Vitamin A–responsive dermatosis
Vitamin A-responsive dermatosis is not a systemic vitamin A deficiency but a local deficiency in the skin, a disorder of skin utilization, or a pharmacological effect of high doses on the skin.
Dogs, unlike cats, have the ability to convert vitamin A precursors to active vitamin A. The most common forms of preformed vitamin A in foods are derivatives of retinol, such as retinyl palmitate and retinyl acetate. The largest quantities of these compounds are found in fish liver oils and animal livers. A minimum dietary requirement of 5000 IU/kg is suggested for growth, reproduction, and adult maintenance.
Clinically affected dogs are usually over 3 years of age and present with recurrent scaly seborrhea, a dry hair coat with easy epilation, and prominent comedones. Plaques are most prominent on the chest and abdomen. Otitis externa and pruritus are variable.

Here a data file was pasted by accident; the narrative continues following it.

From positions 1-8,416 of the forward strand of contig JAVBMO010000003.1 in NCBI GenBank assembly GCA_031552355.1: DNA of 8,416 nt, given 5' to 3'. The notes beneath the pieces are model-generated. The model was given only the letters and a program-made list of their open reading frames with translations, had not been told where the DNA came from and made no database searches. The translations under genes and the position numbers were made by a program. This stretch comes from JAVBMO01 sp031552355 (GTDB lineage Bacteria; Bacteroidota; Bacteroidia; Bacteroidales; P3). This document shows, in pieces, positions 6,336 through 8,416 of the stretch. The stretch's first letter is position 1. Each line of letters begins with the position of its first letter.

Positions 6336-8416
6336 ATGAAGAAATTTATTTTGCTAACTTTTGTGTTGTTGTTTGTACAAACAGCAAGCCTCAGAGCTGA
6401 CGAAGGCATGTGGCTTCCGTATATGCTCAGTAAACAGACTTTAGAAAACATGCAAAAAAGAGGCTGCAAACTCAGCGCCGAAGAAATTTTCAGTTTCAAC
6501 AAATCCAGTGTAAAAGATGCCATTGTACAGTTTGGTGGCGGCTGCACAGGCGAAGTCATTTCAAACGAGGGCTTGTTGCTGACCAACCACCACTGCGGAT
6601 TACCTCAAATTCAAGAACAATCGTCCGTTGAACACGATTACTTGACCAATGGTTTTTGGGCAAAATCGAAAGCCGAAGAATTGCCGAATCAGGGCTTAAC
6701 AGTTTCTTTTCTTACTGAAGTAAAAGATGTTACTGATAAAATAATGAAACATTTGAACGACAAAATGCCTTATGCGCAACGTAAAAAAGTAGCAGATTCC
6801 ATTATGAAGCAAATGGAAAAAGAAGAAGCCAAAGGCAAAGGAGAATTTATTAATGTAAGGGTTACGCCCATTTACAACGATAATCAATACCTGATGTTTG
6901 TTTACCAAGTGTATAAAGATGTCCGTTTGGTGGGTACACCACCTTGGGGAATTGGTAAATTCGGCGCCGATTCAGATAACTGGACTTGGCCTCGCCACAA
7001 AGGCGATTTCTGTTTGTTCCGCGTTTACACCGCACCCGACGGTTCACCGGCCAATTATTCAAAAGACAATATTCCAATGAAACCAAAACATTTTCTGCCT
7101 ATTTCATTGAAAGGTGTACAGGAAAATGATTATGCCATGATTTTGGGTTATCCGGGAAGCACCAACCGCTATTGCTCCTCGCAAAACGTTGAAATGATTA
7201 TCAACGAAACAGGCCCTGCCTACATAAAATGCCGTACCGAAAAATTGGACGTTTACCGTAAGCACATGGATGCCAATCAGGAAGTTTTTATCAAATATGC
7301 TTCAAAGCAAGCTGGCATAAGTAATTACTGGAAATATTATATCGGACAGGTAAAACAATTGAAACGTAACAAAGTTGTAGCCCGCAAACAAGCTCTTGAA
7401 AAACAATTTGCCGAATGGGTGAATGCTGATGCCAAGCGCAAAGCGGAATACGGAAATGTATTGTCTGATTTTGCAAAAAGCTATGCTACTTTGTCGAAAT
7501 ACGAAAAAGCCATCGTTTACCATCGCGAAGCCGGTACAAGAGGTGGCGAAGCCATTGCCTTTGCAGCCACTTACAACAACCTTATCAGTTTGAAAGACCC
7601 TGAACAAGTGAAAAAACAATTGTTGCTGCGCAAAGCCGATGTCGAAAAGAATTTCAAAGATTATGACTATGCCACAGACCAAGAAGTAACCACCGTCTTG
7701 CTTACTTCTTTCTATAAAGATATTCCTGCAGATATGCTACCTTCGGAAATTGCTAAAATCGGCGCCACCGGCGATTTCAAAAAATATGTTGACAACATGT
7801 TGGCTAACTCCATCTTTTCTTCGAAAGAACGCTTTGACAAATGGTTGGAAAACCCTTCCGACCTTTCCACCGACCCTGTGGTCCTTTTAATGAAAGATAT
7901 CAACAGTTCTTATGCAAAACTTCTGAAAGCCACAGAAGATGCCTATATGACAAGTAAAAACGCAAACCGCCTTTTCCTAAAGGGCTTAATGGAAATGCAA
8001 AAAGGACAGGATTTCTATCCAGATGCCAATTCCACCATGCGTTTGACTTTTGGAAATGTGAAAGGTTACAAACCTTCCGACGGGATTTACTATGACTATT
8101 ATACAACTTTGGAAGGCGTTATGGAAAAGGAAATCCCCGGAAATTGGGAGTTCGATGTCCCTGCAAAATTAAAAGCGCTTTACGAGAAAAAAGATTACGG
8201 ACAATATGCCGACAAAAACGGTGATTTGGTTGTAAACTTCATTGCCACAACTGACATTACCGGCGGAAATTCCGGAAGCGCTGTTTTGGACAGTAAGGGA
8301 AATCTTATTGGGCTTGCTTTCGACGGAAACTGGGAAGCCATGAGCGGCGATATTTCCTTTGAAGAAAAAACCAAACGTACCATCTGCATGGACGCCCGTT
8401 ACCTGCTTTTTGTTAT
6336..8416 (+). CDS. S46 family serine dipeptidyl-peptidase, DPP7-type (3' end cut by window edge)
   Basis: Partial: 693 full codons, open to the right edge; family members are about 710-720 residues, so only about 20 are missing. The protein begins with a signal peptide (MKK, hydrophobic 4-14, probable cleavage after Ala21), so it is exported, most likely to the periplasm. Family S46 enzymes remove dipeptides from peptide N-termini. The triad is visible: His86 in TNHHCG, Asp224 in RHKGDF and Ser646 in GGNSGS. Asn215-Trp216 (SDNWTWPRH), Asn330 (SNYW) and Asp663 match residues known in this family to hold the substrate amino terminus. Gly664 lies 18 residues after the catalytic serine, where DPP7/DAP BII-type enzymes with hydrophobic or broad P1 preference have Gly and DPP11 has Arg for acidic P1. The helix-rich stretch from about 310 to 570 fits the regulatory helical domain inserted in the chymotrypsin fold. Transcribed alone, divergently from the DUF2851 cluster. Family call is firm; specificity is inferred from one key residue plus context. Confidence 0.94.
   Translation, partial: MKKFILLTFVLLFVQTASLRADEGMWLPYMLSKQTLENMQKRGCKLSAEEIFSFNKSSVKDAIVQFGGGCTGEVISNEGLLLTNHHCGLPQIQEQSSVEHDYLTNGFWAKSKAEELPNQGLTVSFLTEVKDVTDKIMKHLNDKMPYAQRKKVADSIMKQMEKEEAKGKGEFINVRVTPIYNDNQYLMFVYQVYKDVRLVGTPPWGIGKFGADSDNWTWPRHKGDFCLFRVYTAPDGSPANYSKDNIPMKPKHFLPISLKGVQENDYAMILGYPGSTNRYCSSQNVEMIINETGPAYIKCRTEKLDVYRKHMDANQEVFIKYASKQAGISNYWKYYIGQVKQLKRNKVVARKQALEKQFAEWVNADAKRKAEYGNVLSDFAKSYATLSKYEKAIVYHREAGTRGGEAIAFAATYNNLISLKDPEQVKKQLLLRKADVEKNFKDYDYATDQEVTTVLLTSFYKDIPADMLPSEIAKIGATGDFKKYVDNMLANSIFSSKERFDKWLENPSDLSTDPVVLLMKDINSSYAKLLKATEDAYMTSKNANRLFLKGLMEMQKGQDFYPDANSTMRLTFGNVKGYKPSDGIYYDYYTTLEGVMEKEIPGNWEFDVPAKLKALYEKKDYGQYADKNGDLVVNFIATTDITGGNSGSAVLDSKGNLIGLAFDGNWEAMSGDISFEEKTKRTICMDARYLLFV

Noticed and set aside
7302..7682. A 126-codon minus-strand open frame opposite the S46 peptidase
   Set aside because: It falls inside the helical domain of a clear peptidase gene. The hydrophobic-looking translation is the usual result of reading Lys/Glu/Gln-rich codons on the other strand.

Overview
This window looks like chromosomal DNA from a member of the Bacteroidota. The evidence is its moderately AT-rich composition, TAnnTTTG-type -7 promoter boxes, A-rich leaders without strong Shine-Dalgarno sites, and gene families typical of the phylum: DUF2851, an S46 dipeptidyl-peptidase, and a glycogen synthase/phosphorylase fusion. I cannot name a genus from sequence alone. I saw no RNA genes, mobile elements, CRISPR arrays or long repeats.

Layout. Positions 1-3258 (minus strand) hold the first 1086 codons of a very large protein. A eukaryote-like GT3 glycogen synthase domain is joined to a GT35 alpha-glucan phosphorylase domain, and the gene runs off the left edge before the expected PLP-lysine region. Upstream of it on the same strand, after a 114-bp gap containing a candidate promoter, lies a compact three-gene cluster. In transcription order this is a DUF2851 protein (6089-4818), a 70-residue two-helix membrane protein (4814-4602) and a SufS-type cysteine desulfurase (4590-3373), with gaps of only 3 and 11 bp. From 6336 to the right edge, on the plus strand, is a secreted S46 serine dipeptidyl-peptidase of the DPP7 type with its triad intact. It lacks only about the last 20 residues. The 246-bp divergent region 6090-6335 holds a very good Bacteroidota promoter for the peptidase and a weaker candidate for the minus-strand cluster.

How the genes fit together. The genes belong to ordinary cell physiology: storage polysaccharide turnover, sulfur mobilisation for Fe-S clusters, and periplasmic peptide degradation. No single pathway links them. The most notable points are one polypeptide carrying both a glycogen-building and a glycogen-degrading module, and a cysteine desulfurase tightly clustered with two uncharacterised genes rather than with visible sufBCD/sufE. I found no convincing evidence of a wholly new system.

Fatty acid supplementation is also recommended in these dogs as they assist in correcting keratinization defects.
Medicated shampoos usually assist is restoring normal skin health and eliminating seborrhea and secondary bacterial and yeast infections.
- Hensel P (2010) Nutrition and skin diseases in veterinary medicine. Clin Dermatol 28(6):686-693
- Watson TD (1998) Diet and skin disease in dogs and cats. J Nutr 128(12):2783S-2789S
- Go Pets America
- Ihrke PJ & Goldschmidt MH (1983) Vitamin A-responsive dermatosis in the dog. J Am Vet Med Assoc 182(7):687-690